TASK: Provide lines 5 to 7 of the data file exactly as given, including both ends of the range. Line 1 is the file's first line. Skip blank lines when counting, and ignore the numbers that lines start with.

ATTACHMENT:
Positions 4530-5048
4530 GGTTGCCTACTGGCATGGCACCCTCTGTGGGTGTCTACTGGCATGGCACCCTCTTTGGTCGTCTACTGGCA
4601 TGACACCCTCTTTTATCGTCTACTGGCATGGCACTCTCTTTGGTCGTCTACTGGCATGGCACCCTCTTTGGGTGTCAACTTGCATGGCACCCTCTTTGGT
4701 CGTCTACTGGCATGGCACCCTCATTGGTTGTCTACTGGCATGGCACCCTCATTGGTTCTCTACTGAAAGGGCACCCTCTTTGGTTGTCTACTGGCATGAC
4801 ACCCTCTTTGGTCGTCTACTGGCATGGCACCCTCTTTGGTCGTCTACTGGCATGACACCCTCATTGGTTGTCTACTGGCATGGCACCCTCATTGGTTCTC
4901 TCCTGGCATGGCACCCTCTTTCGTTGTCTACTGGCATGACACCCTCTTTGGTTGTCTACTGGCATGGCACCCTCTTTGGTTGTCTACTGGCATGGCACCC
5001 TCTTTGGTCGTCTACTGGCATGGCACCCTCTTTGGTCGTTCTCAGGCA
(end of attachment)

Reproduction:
4801 ACCCTCTTTGGTCGTCTACTGGCATGGCACCCTCTTTGGTCGTCTACTGGCATGACACCCTCATTGGTTGTCTACTGGCATGGCACCCTCATTGGTTCTC
4901 TCCTGGCATGGCACCCTCTTTCGTTGTCTACTGGCATGACACCCTCTTTGGTTGTCTACTGGCATGGCACCCTCTTTGGTTGTCTACTGGCATGGCACCC
5001 TCTTTGGTCGTCTACTGGCATGGCACCCTCTTTGGTCGTTCTCAGGCA